- Wellbeing – providing individuals with tools and strategies to handle work and life challenges.
With the growth of services, has come growth in social media. I can be found online at:
My website www.majellalaws.com.au
On Facebook at https://www.facebook.com/majellalawsjobsearch/
On Twitter at https://twitter.com/majellalaws and also on LinkedIn
Job vacancy links of interest to my clients are posted my Facebook business page. You can follow by liking the page.
Client assistance is practical and conducted in a calm and confidential environment. Personalised service, engaging with clients, listening, and discussing concerns and aims remains at the heart of what I do.
Have you never owned a mobile phone or acquired an email address? Are you a person doggedly resisting the technological age? In terms of applying for jobs in the 21st century what will this say about you, will it impact on your job search outcome? The answer to that question is almost certainly a resounding yes. If your reputation is such that employers are beating a path to your door, you might get away with it … for the rest of us, it’s an enormous risk.
Even though a reason to include it isn’t obvious and the job advertisement doesn’t state the need for a driver’s licence in the selection criteria; should you include it in your resume anyway?
Yes, is my resounding answer, it is a good idea to include it? Why? My experience is that even though it is not always stated in a job advertisement that a driver’s licence is required, sometimes ‘current driver’s licence’ are keywords entered into an applicant tracking system which is used to read applicant resumes and eliminate those not meeting the job requirements. Check your resume to see if you have included your driver’s licence and if you haven’t, weigh up whether it may be wise to do so.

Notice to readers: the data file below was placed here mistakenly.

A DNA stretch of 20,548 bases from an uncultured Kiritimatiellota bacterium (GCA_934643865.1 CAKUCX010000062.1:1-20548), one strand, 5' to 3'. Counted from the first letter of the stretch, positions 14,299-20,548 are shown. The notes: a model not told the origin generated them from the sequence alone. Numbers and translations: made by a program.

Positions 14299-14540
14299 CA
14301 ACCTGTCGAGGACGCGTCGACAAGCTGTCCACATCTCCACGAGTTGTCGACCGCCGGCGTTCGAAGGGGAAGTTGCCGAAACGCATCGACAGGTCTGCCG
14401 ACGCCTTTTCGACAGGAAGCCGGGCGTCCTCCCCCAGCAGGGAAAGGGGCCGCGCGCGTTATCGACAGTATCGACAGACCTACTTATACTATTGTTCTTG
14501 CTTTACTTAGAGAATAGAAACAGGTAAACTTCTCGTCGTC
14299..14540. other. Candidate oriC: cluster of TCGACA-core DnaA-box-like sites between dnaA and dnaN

Do your stated referees know they are your referees? Did you ask them before naming them?
What will your referees say about you? Are you absolutely certain they will say what you think they will say?
Google your name and clean up your social media, employers are using it like a ‘referee’ to check up on you.
Let your referees know the requirements of the job you are applying for, so they can speak of you in those terms.
Email addresses for referees are commonly asked for on application forms, follow through and list them on your resume as well.
When your referee is asked that all important question, ‘would you re-employ (insert your name)’, will he/she answer yes without hesitation? If you have any doubts, re-think your choices.
In a previous post I wrote about the pros and cons of including a photo in your resume. I came down on the side of it not being a good idea for a number of reasons. The attached article reporting on the findings of Princeton University research, which studied the snap judgements we make when we see a new face, appears to support that reasoning. http://www.princeton.edu/main/news/archive/S15/62/69K40/index.xml?section=topstories